It's been 100 years in the making and before "Avatar," "Star Wars," or even "Star Trek," "John Carter From Mars" was the ultimate in sci-fi fantasy. The character and story by Edgar Rice Burroughs made its debut in the pages of All-Story magazine as a serial adventure in 1912; the following year, Burroughs became known for another hero named Tarzan.

Now "John Carter" hits the big screen in a film that Disney is calling The Most Epic Action Film of 2012, and even if you're not a fan of sci-fi, "John Carter" may make you change your mind. Virginia-born, Civil War veteran and war weary cavalry captain John Carter (Taylor "Friday Night Lights" Kitsch) gets transported to Barsoom (Mars to Earthlings) where he is thrust into a conflict among inhabitants of a planet that is on the brink of collapse. Most of the storyline for this film is actually from "A Princess of Mars," the first in Burroughs' 12 book series.

While the story may have been novel then, it's been beaten to death by so many thieves in the past century. Carter's quest throughout is to find his way back to the familiar, and return to Earth, but his journey, of course, ends up helping him discover his own humanity.
Shades of "Avatar"? Definitely. Are the four-armed Tharks that Carter becomes aligned with "Star Trekkian"? Most certainly. But let us not forget that it was Burroughs' "John Carter" that traipsed this land before James Cameron or Gene Roddenberry, which makes this film all the more satisfying.

Kitsch ends up being the perfect choice for Carter. When there was a possibility of the film getting off the ground in the 1990s, Tom Cruise was the choice for Carter. But Kitsch brings a "Conan the Barbarian" sensibility to the character, dynamically making "Conan" and "sensibility" easily able to co-exist with one another. When he discovers that his body density can allow him to leap through the air, he trials and errors the exercise, and ends up eating dirt with true honesty. And when he has to play the strong leading man to beloved princess, Dejah Thoris (a captivating Lynn Collins), he can do that with panache just as well.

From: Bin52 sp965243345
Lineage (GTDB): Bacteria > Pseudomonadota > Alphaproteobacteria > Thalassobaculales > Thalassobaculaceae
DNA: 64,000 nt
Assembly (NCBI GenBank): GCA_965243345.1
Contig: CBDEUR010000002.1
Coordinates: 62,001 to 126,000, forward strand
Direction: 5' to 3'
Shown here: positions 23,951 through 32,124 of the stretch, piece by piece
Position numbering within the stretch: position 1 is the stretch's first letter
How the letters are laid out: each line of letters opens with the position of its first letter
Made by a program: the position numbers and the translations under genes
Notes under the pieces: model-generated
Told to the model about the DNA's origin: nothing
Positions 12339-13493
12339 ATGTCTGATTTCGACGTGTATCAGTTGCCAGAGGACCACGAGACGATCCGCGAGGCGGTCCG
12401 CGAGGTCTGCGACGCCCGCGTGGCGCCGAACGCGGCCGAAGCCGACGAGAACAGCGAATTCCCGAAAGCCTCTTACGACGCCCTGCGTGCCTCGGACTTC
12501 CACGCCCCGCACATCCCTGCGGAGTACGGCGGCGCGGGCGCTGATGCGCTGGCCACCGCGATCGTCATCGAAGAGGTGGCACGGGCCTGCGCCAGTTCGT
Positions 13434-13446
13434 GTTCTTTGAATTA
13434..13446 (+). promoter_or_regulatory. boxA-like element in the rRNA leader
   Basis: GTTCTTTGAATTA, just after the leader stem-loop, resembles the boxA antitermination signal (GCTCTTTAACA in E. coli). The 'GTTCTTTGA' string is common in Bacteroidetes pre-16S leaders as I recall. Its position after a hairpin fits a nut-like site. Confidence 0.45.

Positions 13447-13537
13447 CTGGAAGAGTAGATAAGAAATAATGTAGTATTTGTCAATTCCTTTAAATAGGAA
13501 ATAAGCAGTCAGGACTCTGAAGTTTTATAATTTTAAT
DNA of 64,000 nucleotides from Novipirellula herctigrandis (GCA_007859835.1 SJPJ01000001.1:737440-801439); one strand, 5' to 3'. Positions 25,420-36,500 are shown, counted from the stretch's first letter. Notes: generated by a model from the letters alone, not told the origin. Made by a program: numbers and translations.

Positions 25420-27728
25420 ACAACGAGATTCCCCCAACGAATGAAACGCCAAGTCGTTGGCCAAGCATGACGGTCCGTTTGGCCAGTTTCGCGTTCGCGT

But the most scene stealing character belongs to the green Martian with a heart of gold, Thark leader Tars Tarkas. Actor Willem Dafoe is behind the voice and character of Tarkas. Dafoe will go to any lengths for a role and proves it here. The character was created using something called performance capture and Dafoe and the other actors playing the Tharks had to perform on three-foot tall stilts in order to get the correct eye-line for the dialogue. Plus, Dafoe had to become fluent in "Tharkian."

Despite plenty of CGI necessary to bring John Carter's Mars to vivid color, director Andrew Stanton, a Pixar genius ("Wall-E" and "Finding Nemo"), uses real landscape (shot in the United Kingdom and Utah in the U.S.) to great effect. And while creating the film was certainly complex, the more than two-hour epic has a dreamy, floating-on-air quality to it, breezing by with a feeling of wanting more when it comes to its climactic end.

Fans that have waited decades for their hero to appear on screen will be more than satisfied with the treatment of "John Carter." The film is as big as Tars Tarkas's heart, as bold as Dejah Thoris's courage, and as brawny as Carter himself.